It was early on February 14, 1995 when my brother called with the news.
My son, Walter answered the phone and I could hear him trying to banter with his uncle. That didn’t last long when he came into the bedroom with a grim look on his face.
“Uncle Donnie want to talk to you.”
I thought nothing of this.
Donnie broke the news to me that mom was dead – to which I promptly accused him of lying because I had talked to her just nine hours before. Donnie’s wife had had her baby and mom called to tell me the news.
So for mom to be dead in that span of nine hours seemed unbelievable.
I hung the phone up and told Walter to go get his dad, who was in the barn milking. He must have seen the shock on my face or heard the urgency in my voice because he went with no resistance.
The next thing I remember is lying on the bed with my then husband picking out the dress for me to wear to the funeral. It was a fuchsia dress, the one I wore for the family photos about two years prior. (At the time of the photo session I was caring an embryo in my right tube – unbeknownst to me. Odd how you remember details like that.)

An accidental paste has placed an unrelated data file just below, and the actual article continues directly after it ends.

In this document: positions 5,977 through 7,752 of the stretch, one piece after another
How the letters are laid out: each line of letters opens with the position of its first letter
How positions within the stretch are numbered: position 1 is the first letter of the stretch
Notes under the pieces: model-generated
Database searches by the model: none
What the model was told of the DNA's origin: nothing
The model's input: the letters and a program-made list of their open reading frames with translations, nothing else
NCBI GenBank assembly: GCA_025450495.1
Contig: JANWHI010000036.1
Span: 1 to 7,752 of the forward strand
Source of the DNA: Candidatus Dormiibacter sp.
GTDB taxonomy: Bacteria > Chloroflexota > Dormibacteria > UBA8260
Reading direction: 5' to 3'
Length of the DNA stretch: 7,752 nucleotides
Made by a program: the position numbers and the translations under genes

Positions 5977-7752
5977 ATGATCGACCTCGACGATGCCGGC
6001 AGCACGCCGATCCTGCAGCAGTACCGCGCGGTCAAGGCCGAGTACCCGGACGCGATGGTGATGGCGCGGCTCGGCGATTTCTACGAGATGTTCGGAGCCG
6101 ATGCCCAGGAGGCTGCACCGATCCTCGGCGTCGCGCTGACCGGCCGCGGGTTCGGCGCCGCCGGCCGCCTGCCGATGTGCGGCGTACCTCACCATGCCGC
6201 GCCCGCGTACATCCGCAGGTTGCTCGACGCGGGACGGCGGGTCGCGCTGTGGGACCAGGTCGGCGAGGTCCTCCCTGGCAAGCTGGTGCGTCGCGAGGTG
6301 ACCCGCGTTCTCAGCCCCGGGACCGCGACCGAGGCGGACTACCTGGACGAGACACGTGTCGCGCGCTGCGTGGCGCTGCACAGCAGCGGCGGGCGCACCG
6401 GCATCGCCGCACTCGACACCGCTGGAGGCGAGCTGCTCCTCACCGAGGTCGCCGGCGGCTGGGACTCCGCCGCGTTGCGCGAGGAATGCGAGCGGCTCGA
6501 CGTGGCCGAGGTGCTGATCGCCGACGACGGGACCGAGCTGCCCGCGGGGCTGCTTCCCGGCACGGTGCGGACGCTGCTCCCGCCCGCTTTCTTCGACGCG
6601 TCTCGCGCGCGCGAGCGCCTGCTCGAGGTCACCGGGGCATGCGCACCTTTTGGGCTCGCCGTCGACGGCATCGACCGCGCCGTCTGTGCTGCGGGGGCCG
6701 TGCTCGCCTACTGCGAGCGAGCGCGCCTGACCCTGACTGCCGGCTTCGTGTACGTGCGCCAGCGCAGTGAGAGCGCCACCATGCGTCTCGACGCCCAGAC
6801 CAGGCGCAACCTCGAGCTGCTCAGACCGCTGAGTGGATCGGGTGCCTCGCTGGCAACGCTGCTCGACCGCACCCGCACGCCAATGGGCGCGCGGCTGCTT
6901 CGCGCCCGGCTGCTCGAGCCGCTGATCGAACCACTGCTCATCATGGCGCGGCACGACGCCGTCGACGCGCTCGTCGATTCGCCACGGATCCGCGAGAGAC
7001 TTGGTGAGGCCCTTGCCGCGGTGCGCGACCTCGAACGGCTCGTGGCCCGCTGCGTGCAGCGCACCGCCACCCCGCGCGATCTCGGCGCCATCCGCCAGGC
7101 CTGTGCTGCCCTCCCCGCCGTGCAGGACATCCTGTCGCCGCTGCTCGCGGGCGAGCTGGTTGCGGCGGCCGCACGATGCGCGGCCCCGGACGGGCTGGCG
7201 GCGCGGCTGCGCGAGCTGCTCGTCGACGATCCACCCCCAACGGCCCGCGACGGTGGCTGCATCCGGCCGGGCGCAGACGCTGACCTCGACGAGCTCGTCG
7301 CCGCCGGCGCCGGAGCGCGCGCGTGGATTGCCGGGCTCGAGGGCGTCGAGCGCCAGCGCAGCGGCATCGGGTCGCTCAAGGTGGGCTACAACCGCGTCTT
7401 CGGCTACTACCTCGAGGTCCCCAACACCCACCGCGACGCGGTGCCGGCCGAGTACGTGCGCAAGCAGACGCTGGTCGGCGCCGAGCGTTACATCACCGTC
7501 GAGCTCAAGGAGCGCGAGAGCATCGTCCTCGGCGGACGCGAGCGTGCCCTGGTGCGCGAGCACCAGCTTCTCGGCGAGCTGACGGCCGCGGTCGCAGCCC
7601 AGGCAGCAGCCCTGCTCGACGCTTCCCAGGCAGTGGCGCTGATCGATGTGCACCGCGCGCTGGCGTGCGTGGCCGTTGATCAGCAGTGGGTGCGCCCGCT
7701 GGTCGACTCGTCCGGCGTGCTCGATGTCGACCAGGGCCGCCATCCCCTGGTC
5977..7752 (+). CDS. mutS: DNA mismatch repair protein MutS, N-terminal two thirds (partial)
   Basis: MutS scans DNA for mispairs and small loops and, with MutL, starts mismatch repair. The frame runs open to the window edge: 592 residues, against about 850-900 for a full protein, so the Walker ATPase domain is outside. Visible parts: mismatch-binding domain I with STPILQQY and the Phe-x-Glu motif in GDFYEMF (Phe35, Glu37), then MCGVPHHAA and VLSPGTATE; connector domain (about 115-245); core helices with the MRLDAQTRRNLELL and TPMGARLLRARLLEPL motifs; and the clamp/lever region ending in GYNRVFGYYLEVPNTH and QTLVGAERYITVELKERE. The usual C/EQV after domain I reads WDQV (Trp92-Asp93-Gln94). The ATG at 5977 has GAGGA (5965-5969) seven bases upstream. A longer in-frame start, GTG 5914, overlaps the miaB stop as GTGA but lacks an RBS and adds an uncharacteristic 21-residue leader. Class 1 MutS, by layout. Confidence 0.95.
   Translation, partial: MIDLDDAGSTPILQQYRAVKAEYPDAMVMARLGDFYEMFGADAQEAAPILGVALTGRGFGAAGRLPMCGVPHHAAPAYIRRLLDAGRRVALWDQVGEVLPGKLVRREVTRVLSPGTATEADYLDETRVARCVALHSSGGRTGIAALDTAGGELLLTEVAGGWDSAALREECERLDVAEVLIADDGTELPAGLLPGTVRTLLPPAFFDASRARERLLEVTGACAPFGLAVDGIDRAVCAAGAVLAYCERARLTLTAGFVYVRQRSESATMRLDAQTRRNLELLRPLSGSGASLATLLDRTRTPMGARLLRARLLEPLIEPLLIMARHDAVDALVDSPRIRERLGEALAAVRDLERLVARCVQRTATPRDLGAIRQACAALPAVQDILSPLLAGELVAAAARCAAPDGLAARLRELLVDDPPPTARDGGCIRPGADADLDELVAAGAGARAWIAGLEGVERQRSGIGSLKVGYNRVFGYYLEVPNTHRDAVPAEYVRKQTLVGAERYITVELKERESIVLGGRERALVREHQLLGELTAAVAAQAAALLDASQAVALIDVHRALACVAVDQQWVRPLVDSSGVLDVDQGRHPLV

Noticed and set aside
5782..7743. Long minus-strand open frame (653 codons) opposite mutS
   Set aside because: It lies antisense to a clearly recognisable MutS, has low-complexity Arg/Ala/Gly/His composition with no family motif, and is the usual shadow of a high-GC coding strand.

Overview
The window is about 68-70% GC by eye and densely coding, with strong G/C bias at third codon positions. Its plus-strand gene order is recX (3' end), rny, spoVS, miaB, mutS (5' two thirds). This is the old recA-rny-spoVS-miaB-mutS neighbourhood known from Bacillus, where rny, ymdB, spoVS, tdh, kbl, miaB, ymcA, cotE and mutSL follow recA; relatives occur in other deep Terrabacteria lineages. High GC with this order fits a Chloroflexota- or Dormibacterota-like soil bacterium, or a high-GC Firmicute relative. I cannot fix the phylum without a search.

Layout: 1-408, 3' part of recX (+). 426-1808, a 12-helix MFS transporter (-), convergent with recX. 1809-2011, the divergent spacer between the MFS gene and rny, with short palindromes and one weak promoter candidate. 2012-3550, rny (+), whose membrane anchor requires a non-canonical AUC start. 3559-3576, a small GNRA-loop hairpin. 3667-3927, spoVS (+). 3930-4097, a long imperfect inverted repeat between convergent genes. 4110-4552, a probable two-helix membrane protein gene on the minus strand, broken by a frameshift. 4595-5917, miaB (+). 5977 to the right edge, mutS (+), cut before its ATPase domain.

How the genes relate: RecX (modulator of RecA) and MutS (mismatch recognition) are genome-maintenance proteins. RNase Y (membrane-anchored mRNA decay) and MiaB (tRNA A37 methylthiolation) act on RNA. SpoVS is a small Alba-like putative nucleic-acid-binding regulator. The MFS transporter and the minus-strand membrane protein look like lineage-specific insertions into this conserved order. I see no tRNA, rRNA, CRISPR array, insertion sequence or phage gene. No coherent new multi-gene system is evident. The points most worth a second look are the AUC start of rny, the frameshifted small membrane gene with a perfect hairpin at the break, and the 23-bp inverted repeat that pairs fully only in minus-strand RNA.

My daughter Amber was very upset. She was 10 and had spent quite a bit of time with her grandmother. Walter was also upset, partly I imagine because grandma was dead and partly because everyone else was upset.
Eric was six and I don’t think he understood. He was upset, but it was because he was going to miss all the candy at the Valentine’s day party at school.
Amber gave him a sharp reprimand. “Grandma’s dead and all you can think about is candy.”
I told her to leave him alone. He was young. Now Eric will often remark that he doesn’t really remember his grandmother.
The day was cold and it was spitting sleet and freezing rain. We piled all the kids in the truck, an hour later stopped at McDonald’s to get them breakfast. Three hours later I was dropped off at the funeral home to help plan the funeral of my mother.
She was 63 and had died in her sleep.